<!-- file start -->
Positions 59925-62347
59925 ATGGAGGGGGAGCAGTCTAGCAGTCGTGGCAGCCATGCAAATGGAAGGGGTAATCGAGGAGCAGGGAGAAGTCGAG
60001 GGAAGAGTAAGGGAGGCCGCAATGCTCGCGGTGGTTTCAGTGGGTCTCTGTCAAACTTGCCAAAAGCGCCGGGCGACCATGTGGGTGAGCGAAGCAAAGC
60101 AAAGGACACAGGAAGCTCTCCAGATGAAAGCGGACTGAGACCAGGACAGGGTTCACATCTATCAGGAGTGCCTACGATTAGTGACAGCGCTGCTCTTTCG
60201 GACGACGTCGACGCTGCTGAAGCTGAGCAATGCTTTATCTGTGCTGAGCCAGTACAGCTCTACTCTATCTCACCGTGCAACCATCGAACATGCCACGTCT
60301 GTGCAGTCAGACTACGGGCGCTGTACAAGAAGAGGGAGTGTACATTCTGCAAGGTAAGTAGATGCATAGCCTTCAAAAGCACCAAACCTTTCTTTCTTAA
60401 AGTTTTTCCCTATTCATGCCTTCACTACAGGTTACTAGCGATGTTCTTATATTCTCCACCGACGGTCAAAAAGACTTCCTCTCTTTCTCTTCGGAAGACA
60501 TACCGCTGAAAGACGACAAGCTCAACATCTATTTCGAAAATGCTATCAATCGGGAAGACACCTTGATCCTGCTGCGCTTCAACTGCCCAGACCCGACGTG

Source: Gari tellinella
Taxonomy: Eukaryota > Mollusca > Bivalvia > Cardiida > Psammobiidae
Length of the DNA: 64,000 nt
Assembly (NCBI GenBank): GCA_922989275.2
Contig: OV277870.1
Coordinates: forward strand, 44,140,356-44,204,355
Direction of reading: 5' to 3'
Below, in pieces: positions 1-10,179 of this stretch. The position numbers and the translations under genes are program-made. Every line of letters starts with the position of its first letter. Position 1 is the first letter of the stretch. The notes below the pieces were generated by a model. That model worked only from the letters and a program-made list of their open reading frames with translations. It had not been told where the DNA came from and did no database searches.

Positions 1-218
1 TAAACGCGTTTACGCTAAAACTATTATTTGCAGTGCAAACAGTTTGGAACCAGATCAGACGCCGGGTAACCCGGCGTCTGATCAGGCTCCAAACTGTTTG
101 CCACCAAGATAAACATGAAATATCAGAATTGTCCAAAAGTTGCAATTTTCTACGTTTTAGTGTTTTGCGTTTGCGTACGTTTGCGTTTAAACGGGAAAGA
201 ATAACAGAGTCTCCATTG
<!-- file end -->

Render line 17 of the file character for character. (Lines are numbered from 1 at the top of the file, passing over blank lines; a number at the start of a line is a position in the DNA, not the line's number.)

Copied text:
Positions 1-218